Lick Of The Week Lessons Lessons
Acoustic Blues Chord Movement for E7 and A7
In this lesson we are going to study some ways to color the E7 and A7 chords for an acoustic blues progression. It involves moving the up the neck using different fingerings to create extended E and A chords.
Dominant 7 and 9 Chord Tricks - Lick Of The Week
Learn some cool licks and tricks you can do within a Dominant 7 or 9 chord.
Angus Young Style Solo Lick
We will be studying a lick in A pentatonic minor in the style of Angus Young from AC/DC.
Jazz Blues Chords
In this lesson we will be studying the use of Jazz chords in a blues context. Specifically we will be studying a jazzy way to transition from the I chord to the IV chord in a 12 bar blues.
Brad Paisley Style Country Lick
In this lesson we will study a bluesy country riff with a little Brad Paisley twist at the end.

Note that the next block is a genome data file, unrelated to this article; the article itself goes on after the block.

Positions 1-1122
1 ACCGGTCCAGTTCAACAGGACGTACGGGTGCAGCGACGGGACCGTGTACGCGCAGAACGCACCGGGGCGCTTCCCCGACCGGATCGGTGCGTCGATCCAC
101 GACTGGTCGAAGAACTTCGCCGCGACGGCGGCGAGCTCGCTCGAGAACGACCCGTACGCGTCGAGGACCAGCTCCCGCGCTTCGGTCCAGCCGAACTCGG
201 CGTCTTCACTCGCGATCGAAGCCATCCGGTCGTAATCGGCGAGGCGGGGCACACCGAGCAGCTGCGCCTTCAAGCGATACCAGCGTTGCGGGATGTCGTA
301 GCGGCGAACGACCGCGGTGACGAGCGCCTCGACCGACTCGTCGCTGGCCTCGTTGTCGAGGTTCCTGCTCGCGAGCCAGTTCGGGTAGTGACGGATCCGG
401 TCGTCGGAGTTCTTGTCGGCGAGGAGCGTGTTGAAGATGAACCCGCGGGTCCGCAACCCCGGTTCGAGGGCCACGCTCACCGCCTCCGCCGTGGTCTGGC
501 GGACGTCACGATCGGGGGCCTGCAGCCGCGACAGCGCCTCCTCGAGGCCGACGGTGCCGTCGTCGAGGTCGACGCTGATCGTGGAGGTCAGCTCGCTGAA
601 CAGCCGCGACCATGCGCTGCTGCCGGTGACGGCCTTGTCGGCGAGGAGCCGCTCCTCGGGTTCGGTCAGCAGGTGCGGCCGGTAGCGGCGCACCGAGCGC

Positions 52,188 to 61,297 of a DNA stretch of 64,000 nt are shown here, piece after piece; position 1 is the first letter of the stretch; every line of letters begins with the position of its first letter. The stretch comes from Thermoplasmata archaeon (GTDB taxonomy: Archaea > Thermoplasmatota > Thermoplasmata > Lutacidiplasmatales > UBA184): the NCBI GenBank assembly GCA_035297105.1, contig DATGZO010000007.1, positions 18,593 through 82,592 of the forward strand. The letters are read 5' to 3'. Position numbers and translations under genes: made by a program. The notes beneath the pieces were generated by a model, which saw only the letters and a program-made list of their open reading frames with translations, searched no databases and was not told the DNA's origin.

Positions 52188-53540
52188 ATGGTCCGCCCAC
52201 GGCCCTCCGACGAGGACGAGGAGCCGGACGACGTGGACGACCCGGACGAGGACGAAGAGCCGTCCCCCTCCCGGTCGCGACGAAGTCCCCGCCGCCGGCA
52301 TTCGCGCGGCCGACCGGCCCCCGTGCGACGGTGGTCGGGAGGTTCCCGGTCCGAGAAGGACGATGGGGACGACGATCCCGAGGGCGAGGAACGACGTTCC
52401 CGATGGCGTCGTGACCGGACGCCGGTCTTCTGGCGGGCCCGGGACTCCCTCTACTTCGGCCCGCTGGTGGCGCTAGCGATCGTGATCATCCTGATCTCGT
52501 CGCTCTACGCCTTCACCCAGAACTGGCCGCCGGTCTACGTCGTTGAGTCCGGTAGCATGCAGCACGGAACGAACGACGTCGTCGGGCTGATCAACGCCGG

Jazzy Major Blues - Lick Of The Week
In this lick of the week lesson we will study a jazzy sounding major blues lick using a variety of slurs and double stops. The example is in A but can be easily transposed to any key.
Joe Bonamassa Dominant 9 Chords - Lick Of The Week
Lick of the week - Joe Bonamassa style dom 7 or 9 chords involve an inversion playing just the 5th and 3rd intervals of the chord, creating a heavier sound.
BB King Style Major Blues Lick
In this lesson we will study a common BB King style blues lick using notes from the pentatonic major scale. Great intro lick and can be used to lead back to the I chord in a 12 bar blues pattern.
Warren Haynes (Allman Brothers) Style Lick in Am
In this lick of the week lesson we will be studying a Warren Haynes inspired lick using the A pentatonic minor / blues scale. The lick comes from a live version of Whipping Post and can be applied to any chord changes in Am.
Stevie Ray Vaughan Style Lick in E Pentatonic Blues
This lick, in the style of SRV, uses an open E pentatonic minor / major blues scale. Great lick to add to your blues vocabulary.
Chuck Berry Style Blues Lick
In this edition of Lick of the Week we will study a Chuck Berry style blues lick.
Eric Clapton Style Blues Lick #1